Identifying systematic land-cover transitions using remote sensing and GIS: The fate of forests inside and outside protected areas of Southwestern Ghana

Clement Aga Alo, Robert Gilmore Pontius

Research output: Contribution to journalArticle

94 Scopus citations

Abstract

We use remote sensing and GIS to map changes in land cover and to identify systematic land-cover transitions in Southwestern Ghana. Landsat Thematic Mapper satellite imagery of 1990 and 2000 is used to create two land-cover classifications, and the two maps are then compared to produce transition matrices both for protected and for unprotected areas. These matrices are analyzed according to their various components to identify systematic landscape transitions based on deviations between the transitions observed and the transitions expected owing to random processes of change. The results show that closed forest regions inside the protected area transition systematically to bare ground or bush fire, but closed forest outside the protected area transitions systematically to open cultivated woodland. These results are consistent with the hypothesis that logging is the main cause of the loss of closed forest inside the protected areas whereas farming is the main cause of the loss of closed forest outside the protected areas. The research highlights the need for the implementation of this methodological approach to landscape change. Identification of strong signals of forest transformation is particularly important in the light of efforts by policy makers to curb deforestation in Ghana.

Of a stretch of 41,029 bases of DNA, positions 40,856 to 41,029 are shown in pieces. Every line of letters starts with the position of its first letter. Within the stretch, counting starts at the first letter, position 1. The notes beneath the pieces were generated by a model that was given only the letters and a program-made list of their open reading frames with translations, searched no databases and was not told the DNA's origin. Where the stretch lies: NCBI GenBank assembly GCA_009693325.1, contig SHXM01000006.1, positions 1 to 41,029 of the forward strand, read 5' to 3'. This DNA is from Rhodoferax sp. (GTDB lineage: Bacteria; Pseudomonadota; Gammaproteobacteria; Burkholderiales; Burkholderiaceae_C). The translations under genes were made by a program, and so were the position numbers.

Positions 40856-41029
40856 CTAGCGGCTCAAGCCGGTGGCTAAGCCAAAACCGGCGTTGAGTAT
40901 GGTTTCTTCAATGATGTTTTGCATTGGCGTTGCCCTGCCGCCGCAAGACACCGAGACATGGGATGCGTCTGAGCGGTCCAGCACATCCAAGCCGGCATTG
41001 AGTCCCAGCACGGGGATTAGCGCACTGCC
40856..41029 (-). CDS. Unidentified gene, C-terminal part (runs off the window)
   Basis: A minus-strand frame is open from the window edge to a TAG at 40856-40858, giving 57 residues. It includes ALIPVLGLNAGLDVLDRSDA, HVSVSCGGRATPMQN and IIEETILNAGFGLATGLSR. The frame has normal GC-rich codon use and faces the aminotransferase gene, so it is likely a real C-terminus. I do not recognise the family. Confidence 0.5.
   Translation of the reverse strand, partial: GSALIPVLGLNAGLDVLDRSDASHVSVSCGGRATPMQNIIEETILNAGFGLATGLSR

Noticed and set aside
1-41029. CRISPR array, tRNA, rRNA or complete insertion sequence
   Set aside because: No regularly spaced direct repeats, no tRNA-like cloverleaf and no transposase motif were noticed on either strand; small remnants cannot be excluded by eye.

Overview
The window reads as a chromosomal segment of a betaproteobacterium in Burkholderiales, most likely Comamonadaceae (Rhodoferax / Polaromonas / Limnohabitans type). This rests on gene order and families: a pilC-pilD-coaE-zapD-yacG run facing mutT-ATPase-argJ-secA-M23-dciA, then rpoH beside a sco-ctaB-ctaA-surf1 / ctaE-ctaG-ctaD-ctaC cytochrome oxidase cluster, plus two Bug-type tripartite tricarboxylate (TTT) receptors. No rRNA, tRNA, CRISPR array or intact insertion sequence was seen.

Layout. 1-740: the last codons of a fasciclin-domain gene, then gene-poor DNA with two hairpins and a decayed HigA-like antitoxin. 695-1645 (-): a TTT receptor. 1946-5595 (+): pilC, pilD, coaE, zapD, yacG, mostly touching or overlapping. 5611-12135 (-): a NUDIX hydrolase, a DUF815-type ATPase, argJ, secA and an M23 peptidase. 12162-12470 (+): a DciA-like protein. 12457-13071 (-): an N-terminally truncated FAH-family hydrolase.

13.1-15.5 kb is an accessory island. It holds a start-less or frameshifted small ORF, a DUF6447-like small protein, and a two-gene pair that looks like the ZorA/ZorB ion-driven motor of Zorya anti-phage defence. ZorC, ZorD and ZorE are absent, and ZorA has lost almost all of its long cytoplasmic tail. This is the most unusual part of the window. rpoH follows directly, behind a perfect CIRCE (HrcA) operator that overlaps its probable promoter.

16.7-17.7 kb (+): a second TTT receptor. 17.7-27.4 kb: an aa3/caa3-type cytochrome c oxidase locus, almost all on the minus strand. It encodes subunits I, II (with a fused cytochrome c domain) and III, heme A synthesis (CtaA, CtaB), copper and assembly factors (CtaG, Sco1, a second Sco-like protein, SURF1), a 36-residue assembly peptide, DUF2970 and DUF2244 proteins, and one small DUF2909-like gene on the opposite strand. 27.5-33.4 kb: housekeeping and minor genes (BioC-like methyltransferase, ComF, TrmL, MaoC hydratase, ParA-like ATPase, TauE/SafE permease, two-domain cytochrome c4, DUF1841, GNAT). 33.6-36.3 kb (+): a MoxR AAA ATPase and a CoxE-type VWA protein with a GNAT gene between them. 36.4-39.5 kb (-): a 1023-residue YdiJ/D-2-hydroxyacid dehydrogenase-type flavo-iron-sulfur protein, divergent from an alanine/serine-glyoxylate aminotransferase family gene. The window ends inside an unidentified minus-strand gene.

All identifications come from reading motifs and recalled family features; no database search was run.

Original languageEnglish
Pages (from-to)280-295
Number of pages16
JournalEnvironment and Planning B: Planning and Design
Volume35
Issue number2
DOIs
StatePublished - 1 Jan 2008

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